May 15, 2021

Maori News & Indigenous Views

Local documentaries to screen at the NZ International Film Festival

3 min read

New Zealand-made films are among the early announcements for the NZ International Film Festival programme for 2010.

The 2010 Festival programme is not due to be released until mid-June but Festival organisers today confirmed two NZ-made documentaries are in the line-up.

Clive Neesons Last Paradise traces the evolution of extreme adventure sports in NZ and recently won the prestigious Ambassador of Green award at X Dance – The Academy Awards of Action Sports Film held annually in Salt Lake City, Utah.

Robin Greenbergs The Free China Junk tells the story of five young fishermen who in 1955 left Taiwan on an old traditional Chinese junk to cross the Pacific despite the fact that none of them had ever sailed a junk on open seas before.

Both documentaries explore the quest for freedom and adventure through very different characters. Both filmmakers have been extraordinarily fortunate in their access to stunning colour footage, some 50 years old, says Festival director Bill Gosden.

Last Paradise combines footage from Neesons own childhood at Raglan in the 1960s and the early days of surfing in New Zealand alongside interviews with the inventors of wakeboarding, kitesurfing and bungy-jumping.

The archival footage that captures the pioneers of adventure sports in New Zealand is enthralling. Last Paradise is an eco-adventure film that celebrates the beautiful landscapes Clive and his friends explored around the world, says Gosden.

Greenbergs previous film Huloo (NZIFF 2008) centred around Christchurch Tai Chi master Loo-Chi Hu. It was during filming that she uncovered the story of Loo-Chi Hus adventure sailing on an old China junk with four friends across the Pacific.

The old sailors speak with the sharp good humour of men who have lived life to the full and can look back with zero sentimentality at their youthful recklessness. Says Gosden.

Other recent Festival confirmations include There Once Was an Island by NZ filmmaker Briar March, which documents the plight of a small island community in the Pacific faced with rising sea-levels due to climate change. French prison drama and Cannes 2009 Grand Jury prize winner A Prophet will screen as well as Banksys documentary Exit Through the Gift Shop. Sergio Leones Once Upon a Time in the West starring Henry Fonda and Charles Bronson will screen as part of the retrospective programme in Auckland, Wellington and Dunedin.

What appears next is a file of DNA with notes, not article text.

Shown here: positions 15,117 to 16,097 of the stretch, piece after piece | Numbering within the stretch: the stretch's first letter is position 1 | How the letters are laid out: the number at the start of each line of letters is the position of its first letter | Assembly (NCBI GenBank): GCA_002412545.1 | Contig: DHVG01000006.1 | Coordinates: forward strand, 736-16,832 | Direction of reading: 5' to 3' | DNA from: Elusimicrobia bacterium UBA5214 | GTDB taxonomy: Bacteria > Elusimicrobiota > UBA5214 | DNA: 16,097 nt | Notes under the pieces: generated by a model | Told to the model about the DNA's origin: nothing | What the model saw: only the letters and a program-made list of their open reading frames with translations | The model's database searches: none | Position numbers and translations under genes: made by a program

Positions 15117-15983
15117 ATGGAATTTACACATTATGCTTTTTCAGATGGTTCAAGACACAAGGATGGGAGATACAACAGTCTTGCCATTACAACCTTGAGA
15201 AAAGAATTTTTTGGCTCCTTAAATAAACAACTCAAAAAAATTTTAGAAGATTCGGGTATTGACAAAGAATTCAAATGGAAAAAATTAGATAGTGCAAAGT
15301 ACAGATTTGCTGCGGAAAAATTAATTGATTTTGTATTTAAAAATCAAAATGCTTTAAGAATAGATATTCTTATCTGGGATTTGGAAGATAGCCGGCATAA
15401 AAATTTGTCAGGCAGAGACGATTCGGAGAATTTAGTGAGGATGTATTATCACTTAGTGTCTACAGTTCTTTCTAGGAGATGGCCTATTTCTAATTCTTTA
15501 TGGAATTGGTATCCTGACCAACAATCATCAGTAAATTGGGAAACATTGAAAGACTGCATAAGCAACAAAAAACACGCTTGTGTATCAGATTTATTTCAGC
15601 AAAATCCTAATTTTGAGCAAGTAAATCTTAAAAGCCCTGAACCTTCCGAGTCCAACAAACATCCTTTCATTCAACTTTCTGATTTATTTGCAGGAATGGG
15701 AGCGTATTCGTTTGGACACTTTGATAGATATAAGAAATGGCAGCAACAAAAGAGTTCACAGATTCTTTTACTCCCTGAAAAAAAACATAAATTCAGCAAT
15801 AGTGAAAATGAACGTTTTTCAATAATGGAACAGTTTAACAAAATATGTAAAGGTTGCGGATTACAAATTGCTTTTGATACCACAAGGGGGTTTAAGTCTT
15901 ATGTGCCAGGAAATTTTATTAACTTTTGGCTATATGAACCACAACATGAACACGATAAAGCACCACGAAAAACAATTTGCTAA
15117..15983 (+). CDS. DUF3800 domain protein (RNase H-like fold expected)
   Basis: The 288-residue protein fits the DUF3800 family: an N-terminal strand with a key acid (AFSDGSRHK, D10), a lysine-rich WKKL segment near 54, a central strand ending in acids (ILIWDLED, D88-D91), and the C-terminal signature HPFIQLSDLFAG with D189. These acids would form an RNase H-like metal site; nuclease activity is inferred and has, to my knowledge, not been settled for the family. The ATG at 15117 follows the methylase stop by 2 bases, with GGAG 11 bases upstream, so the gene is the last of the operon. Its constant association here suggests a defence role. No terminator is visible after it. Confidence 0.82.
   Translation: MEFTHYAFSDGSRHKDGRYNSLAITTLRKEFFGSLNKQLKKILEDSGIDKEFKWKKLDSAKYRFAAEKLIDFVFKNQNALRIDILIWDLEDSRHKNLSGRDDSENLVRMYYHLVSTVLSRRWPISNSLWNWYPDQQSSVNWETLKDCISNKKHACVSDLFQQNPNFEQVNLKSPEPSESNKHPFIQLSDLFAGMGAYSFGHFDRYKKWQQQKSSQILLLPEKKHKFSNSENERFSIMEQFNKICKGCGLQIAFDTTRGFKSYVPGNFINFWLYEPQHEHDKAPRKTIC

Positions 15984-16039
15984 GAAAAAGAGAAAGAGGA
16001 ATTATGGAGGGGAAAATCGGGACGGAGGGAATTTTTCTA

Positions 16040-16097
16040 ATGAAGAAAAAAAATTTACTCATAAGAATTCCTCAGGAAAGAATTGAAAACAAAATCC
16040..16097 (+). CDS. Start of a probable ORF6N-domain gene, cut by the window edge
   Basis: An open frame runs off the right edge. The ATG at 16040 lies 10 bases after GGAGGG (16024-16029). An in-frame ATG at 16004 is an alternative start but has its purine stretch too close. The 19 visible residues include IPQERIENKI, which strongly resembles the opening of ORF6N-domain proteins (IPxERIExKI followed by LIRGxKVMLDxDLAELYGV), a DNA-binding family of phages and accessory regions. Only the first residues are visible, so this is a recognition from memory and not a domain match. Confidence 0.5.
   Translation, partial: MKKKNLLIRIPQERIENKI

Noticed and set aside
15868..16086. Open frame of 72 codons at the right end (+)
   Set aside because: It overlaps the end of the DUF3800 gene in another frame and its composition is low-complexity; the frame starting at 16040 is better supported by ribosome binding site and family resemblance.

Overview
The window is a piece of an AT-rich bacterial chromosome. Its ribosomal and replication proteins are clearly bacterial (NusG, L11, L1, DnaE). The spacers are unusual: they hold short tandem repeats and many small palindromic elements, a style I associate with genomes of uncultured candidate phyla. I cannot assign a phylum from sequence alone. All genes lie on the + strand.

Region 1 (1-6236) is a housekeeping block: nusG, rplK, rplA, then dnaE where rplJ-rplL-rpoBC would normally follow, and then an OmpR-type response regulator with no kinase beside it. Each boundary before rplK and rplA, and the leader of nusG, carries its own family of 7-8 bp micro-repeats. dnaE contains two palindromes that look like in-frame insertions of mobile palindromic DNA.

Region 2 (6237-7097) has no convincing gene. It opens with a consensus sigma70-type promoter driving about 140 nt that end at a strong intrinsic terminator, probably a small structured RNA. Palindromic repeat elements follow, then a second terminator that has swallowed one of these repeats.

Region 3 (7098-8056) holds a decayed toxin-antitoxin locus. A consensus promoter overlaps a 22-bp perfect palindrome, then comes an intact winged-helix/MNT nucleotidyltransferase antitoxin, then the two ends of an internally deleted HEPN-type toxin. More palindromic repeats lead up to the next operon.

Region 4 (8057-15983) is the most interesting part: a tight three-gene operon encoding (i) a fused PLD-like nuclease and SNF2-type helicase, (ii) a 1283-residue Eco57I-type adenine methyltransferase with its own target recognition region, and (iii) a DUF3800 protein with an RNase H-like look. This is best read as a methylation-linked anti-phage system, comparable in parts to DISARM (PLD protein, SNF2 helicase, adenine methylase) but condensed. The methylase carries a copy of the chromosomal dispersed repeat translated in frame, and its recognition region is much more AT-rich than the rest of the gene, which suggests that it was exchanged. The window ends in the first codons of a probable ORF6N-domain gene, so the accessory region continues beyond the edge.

The Festival travels to the main centres Auckland, Wellington, Dunedin, Christchurch, Palmerston North, Hamilton before continuing around the country to Napier, Tauranga, New Plymouth, Nelson, Greymouth, Masterton, Gisborne and finishes in Whangarei in November.

The full NZ International Film Festival programme will be announced mid-June. Auckland programmes will be available from Wednesday 16 June and tickets on sale from Friday 18 June. Wellington programmes will be available from Friday 18 June and tickets on sale from Tuesday 22 June.

For further information about the NZ International Film Festival or to arrange an interview with Director Bill Gosden please contact:

Auckland Anders Falstie-Jensen 0274 455 793 [email protected]

All other regions Rebecca McMillan 0274 555 061 [email protected]

To view the trailers for the New Zealand documentaries announced please visit:

Last Paradise:

Once Upon a Time in the West

A Prophet:

There Once Was An Island:

Exit Through The Gift Shop:

1 thought on “Local documentaries to screen at the NZ International Film Festival

  1. I would like to tell you that some Yusuf's (aka Cat Stevens)songs are beautifully weaved into his pristine footage. Cheers, S

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